The two-state solution would create an unprecedented Palestinian state inside the borders of Israel, ethnically cleansed of Jews, with its capital in an exclusively Muslim Jerusalem. 

In the interview, Biden blamed the ongoing wave of violence on Netanyahu’s right-wing coalition.

“Part of the problem — particularly those individuals in the [Israeli] cabinet who say… we can settle anywhere we want, [and the Palestinians] have no right to be here.”

Biden’s statement is inaccurate as Arabs live in all parts of Israel, whereas Jews are not permitted to enter Area A as established by the Oslo Accords.

Biden admitted that the Palestinian Authority “has lost its credibility” because of “some very extreme elements.”

Taking the president’s sentiments and expanding on them, Democratic Rep. Ilhan Omar posted on Twitter that she would not attend the session of Congress when Herzog addresses them.

“There is no way in hell I am attending the joint session address from a President whose country has banned me and denied @RashidaTlaib the ability to see her grandma,” Omar tweeted.

Omar and Rep. Rashida Tlaib were prohibited entry into Israel in 2019 over their support of the anti-Israel Boycott Divestment and Sanctions movement and over the concern that they would use their visit to advance anti-Israel activism. Israel later offered to allow Talib entry for humanitarian reasons in order to visit her grandmother on the condition she did not engage in anti-Israel activism while in the country. She refused, rejecting the offer. 

It should be noted that as a member of the left-wing Labor Party, Herzog supports the two-state solution. 

Omar also claimed this was “the deadliest year for Palestinians in the West Bank in history,” noting the deaths of 12 Palestinians in Jenin last week. 

Her statement was inaccurate. In 2002, nearly 500 Palestinians were killed in Operation Defensive Shield as a response to the Second Intifada.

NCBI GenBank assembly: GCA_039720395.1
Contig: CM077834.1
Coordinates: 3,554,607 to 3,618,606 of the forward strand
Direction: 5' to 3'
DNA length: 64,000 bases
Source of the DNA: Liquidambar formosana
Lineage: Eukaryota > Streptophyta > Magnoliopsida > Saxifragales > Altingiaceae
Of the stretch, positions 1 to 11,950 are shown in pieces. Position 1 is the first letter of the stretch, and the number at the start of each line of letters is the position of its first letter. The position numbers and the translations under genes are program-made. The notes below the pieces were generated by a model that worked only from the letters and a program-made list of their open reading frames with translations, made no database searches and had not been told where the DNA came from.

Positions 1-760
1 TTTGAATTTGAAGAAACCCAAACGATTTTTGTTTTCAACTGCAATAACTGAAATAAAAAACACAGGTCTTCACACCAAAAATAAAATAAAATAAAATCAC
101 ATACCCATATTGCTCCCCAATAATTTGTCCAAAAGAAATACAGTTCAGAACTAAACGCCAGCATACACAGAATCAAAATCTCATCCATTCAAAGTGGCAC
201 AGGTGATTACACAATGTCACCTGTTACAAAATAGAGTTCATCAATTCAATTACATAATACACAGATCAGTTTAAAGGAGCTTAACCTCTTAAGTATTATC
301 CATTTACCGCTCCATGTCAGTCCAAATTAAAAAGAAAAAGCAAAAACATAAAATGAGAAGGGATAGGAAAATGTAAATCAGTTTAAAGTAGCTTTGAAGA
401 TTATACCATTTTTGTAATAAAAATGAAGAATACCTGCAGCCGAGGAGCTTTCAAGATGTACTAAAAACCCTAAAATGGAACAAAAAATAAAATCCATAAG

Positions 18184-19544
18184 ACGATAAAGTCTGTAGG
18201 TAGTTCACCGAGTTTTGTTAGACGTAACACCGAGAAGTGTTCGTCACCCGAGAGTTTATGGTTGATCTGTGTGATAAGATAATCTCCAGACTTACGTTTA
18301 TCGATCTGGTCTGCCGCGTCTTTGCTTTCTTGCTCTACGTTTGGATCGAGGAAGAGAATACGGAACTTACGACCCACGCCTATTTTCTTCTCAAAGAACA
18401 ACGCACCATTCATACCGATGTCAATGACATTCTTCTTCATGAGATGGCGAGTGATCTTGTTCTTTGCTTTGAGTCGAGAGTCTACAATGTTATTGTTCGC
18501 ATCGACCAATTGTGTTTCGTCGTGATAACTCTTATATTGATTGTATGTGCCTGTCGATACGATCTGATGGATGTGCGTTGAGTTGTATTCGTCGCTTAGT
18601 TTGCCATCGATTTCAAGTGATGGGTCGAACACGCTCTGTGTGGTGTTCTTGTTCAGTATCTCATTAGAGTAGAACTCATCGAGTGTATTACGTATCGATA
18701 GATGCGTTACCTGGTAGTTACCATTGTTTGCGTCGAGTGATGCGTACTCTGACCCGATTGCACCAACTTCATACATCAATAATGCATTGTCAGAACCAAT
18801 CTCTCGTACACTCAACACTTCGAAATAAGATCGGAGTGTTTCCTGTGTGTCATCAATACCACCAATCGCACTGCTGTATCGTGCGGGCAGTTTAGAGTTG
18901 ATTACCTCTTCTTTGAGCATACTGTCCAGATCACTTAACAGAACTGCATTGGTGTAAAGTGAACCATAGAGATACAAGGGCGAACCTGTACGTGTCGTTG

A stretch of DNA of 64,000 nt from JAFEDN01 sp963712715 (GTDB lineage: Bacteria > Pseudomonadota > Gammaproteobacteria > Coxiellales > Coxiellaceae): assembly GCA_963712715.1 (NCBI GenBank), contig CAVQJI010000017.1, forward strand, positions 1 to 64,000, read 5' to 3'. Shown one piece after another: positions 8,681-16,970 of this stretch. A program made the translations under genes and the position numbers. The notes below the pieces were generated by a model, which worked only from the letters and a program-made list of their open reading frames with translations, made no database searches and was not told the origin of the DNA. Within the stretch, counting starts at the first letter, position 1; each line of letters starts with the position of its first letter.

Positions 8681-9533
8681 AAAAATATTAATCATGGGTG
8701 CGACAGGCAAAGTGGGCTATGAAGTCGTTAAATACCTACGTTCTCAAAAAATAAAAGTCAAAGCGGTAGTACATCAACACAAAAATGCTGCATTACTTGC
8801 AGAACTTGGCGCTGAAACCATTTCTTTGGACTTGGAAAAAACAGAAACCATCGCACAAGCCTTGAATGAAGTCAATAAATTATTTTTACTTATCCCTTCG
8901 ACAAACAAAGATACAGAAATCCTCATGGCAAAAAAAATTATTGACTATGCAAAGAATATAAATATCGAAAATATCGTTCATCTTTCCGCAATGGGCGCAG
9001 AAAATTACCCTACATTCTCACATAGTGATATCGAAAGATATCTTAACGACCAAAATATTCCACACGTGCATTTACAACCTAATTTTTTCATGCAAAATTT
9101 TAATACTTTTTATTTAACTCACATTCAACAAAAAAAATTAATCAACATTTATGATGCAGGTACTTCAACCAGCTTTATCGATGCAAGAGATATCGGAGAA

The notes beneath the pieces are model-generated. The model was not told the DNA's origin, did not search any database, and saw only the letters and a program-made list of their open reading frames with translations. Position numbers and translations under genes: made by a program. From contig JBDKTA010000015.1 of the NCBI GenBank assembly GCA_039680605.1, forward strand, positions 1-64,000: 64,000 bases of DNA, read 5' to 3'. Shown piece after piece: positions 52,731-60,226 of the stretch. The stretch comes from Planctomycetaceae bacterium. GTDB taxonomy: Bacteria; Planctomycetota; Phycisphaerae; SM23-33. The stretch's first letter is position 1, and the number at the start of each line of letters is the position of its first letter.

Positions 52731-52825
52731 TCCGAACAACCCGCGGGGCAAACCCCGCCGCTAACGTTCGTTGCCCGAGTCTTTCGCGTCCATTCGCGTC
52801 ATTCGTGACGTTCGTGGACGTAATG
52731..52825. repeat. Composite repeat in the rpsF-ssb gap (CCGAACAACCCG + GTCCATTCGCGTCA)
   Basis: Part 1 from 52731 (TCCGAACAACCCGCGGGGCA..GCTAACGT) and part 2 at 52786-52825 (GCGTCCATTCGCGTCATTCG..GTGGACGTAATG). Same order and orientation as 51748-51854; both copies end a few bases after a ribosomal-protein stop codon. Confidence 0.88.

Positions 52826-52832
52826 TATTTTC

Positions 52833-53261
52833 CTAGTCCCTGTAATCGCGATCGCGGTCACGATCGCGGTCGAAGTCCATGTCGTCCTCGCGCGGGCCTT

The IDF reported that all 12 of the casualties in last week’s incursion into Jenin were claimed as combatants by Palestinian terrorist organizations.

Omar was criticized for her boycott of Herzog.

“I respect the fact that, unlike others in her party, she doesn’t even pretend it’s about Bibi. She just hates Israel! Openly!” tweeted Seth Mandel, executive editor of the Washington Examiner.

“It’s like when AOC pulled out of an event honoring Yitzhak Rabin when she found out he was Israeli,” he said about Rep. Alexandria Ocasio-Cortez. “Isaac Herzog ran against Bibi as head of the Labor party and nearly beat him too. Now he’s trying to get Likud to water down judicial reform. If you claim to simply hate Bibi and want a more liberal Israel, Herzog is your hero. If you just hate Israel, you boycott him too.”

“If Omar really opposed Netanyahu, then she would attend the talk and clap along, but her problem is with Jews, not with the prime minister, ” Mandel added.

“So Omar is boycotting Herzog’s address to Congress because of the Netanyahu judicial package that Herzog has worked tirelessly to try to prevent?” tweeted Robert David Johnson, a history professor at Brooklyn College and the Graduate Center at City University of New York.

“Stop calling for the boycott, divestment, and sanctions of Israel, and I’m willing to bet you will be allowed to visit like thousands of other Muslims do every single week,” Bryan Leib, executive director of CASEPAC, a nonpartisan political action committee, wrote.